PRESS: OIL & GAS NEWS
August 1, 2017
REMOTELY OPERATED VEHICLES REVIEW
Nova Ray, the subsea remotely operated vehicle (ROV), counters the industry-standard method of overpowering sea currents and pioneers stable submerged movement using a new hydrodynamic shape.
The Nova Ray ROV is designed to be fully responsive and easy to operate in high-current environments having been developed by the Seattle-based Coral Partners.
It has nine patents granted or pending, for both design and utility, a feat which no other submersible ROV has achieved for its entire product. Using its hydrodynamic features to work effectively with the umbilical and the current, as opposed to fighting against those factors, the Nova ray is opposite to nearly all other low cost ROVs. Despite many other manufacturers’ claims, their ROV’s cannot pull the weight of their own cable in a 2-knot current.
The Nova Ray’s patented ‘arcuate’ wing design allows the ROV to be towed successfully while maintaining the option to use thrusters like other submersible ROVs. The Nova Ray has two centers of gravity, which shift seamlessly, under the demands of the operational conditions. The ability to operate under tow and/or thruster power is unique to the Nova Ray.
The basic field unit is also designed with ease of portability and deployment as a priority. The vehicle breaks down into several smaller pieces and can be packed into cases that conform to regular baggage limits for commercial airlines. This allows the vehicle to travel with the operator, thereby increasing response time in emergency situations.
The size of the wing area of the basic Nova Ray ROV allows it to operate successfully (as designed and without modifications) up to 300 meters. The design principles of the Nova Ray are universal and may be applied to larger models for deeper operational capabilities, if desired.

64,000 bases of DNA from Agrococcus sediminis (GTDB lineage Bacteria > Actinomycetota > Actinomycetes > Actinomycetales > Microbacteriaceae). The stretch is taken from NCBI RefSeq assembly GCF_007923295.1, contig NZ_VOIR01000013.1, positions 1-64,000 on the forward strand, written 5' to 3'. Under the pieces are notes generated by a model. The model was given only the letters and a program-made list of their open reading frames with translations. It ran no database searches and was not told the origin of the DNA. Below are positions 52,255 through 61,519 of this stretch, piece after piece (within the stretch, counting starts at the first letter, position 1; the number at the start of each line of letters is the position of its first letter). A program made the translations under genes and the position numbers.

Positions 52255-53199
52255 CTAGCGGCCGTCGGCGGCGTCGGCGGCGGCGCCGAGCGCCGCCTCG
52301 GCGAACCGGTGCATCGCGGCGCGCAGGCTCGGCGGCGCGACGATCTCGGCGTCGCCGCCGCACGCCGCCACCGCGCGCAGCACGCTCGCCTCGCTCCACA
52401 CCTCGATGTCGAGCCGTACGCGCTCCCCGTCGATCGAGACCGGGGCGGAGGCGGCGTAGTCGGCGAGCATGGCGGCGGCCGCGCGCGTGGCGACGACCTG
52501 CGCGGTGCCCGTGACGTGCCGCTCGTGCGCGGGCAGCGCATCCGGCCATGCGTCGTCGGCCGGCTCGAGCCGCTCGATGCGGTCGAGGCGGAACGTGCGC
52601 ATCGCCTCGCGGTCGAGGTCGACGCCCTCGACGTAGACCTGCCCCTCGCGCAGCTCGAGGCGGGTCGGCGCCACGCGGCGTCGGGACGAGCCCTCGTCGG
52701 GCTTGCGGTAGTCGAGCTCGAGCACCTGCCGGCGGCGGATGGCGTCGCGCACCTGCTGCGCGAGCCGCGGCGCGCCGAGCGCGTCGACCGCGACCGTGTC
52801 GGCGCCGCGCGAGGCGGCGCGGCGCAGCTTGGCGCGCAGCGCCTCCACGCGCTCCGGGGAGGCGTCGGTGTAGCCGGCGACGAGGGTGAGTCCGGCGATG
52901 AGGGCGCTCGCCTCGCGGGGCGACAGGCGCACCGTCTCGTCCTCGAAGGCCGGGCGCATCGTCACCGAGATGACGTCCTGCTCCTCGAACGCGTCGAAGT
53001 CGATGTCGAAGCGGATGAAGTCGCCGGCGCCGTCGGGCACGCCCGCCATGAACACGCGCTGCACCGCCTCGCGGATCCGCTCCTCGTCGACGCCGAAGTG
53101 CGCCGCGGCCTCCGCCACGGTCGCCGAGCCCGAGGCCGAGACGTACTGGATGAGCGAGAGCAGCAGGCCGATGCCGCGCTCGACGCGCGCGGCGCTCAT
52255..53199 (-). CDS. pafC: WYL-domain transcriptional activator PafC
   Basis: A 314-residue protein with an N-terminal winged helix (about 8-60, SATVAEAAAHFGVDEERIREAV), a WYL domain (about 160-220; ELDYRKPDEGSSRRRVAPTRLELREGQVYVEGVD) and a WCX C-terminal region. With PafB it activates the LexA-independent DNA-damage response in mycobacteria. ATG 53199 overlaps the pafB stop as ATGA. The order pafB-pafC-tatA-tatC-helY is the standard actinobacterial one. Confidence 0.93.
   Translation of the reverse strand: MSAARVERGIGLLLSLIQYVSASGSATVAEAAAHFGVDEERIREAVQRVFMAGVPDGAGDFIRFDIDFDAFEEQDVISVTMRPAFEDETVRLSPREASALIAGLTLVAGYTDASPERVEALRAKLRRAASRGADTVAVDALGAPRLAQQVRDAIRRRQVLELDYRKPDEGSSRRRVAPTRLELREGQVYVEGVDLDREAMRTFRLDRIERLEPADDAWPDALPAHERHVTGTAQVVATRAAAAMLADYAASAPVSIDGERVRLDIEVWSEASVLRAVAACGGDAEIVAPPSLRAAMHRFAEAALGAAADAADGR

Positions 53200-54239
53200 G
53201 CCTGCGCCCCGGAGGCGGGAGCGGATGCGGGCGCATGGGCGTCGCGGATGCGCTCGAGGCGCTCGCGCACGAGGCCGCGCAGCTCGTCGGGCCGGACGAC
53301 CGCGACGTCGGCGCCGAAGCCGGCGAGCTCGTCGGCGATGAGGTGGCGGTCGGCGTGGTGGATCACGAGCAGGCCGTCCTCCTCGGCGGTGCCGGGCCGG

The ROV has a digital communications link between the vehicle and the operator’s console. This digital link eliminates the expansion restrictive radio control systems, which have been prevalent within the industry. The link supports high information transfer rates and is designed to control a diverse mix of on-board subsystems. Due to an on-board computer with proprietary software the vehicle can be flown with a laptop computer from the surface, with the on-board computer eliminating the need for tethered radio control, and creating many options to enhance the performance of the Nova Ray and its physical design.
With its own proprietary software, the Nova Ray is able to incorporate capabilities not seen in most ROVs. Options include a selectable 3-axis auto-pilot control for minor computer navigation assistance, or hands-off control of the vehicle. The operator can have complete control of the system for free range exploring or can choose to configure the vehicle for predefined survey patterns. A heads-up display, NOMAD, developed by Microvision in Bothell, Washington, has been adapted to the vehicle to allow lightweight personal headgear to be worn by the pilot. The headset projects the computer navigation display from the laptop directly onto the retina with a low intensity laser. The lightweight headgear increases the display effectively, while decreasing outside distractions during operations, as well as reducing system transport size and weight.